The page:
Threatening story. I just said a woman tries to strangle herself. There’s no pattern matching you can do with that, so your pattern matching is, what is that? Okay. This is a true story. As soon as her left hand comes up and tries to strangle herself, her right hand seems to realize that is a threat, and with her right hand she struggles to pull her left hand off of her throat, and if she succeeds she usually takes her left hand and sits on it.
And so the question you can ask is, WTF? What is going on with that? And immediately I have my audience. I can explain: She had a tumor growing on the cabling that connects her left and right hemispheres, and she was suicidal. And with her left hand she was trying to kill herself. That was her suicidal ideation. But because now there’s a tumor that is interfering with the communication between the two hemispheres, the right hand didn’t get the memo that it’s time to die. So the right hand is going, That’s a threat, I’m going to try to pull my offending left hand off!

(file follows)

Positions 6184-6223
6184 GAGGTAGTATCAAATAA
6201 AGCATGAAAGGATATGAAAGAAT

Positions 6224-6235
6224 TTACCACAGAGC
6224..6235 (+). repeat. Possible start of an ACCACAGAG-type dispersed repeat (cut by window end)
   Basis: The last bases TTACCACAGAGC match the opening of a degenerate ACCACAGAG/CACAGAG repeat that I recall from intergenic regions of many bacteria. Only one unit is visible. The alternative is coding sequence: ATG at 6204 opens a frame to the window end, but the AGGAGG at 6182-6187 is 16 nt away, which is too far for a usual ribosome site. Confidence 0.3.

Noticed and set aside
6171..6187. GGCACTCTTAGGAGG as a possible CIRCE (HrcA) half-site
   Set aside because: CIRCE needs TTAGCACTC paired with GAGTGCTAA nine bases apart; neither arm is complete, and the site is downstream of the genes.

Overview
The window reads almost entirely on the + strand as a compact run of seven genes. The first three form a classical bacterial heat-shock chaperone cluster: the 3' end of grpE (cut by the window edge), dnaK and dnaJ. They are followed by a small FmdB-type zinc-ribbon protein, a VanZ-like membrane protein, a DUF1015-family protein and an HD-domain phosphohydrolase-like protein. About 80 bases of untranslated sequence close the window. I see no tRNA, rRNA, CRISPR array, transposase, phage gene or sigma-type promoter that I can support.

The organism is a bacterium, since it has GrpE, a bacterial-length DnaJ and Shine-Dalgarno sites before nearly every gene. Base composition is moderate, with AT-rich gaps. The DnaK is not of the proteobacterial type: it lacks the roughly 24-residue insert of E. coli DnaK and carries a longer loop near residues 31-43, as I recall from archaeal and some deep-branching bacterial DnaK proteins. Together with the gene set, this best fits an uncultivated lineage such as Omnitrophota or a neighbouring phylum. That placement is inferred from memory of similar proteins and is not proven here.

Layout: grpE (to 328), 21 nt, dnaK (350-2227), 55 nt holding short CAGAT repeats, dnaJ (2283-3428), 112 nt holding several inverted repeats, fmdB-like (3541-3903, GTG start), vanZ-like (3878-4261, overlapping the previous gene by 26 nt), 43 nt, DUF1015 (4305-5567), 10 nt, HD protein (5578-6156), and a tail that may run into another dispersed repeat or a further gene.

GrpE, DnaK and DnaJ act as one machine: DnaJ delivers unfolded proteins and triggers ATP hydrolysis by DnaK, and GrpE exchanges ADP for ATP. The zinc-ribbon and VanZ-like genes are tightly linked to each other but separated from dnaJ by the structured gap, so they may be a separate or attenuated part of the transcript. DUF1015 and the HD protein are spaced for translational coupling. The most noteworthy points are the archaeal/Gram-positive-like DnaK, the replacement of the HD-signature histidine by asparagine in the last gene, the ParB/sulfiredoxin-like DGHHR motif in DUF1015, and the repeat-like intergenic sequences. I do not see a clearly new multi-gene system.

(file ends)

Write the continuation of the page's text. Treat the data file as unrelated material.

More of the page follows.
That is a terrific example. Now, for the next nine minutes and 59 seconds, I can talk about the boring cabling that connects the two hemispheres of the brain and they will never forget it. And that’s the point.
We call these ECSs — I call them hooks: emotionally competent stimuli. Every nine minutes and 59 seconds, you have to give an ECS.
Some of your current research is into areas such as open-area environments, which are kind of hot in the meetings arena right now. Are they effective learning environments?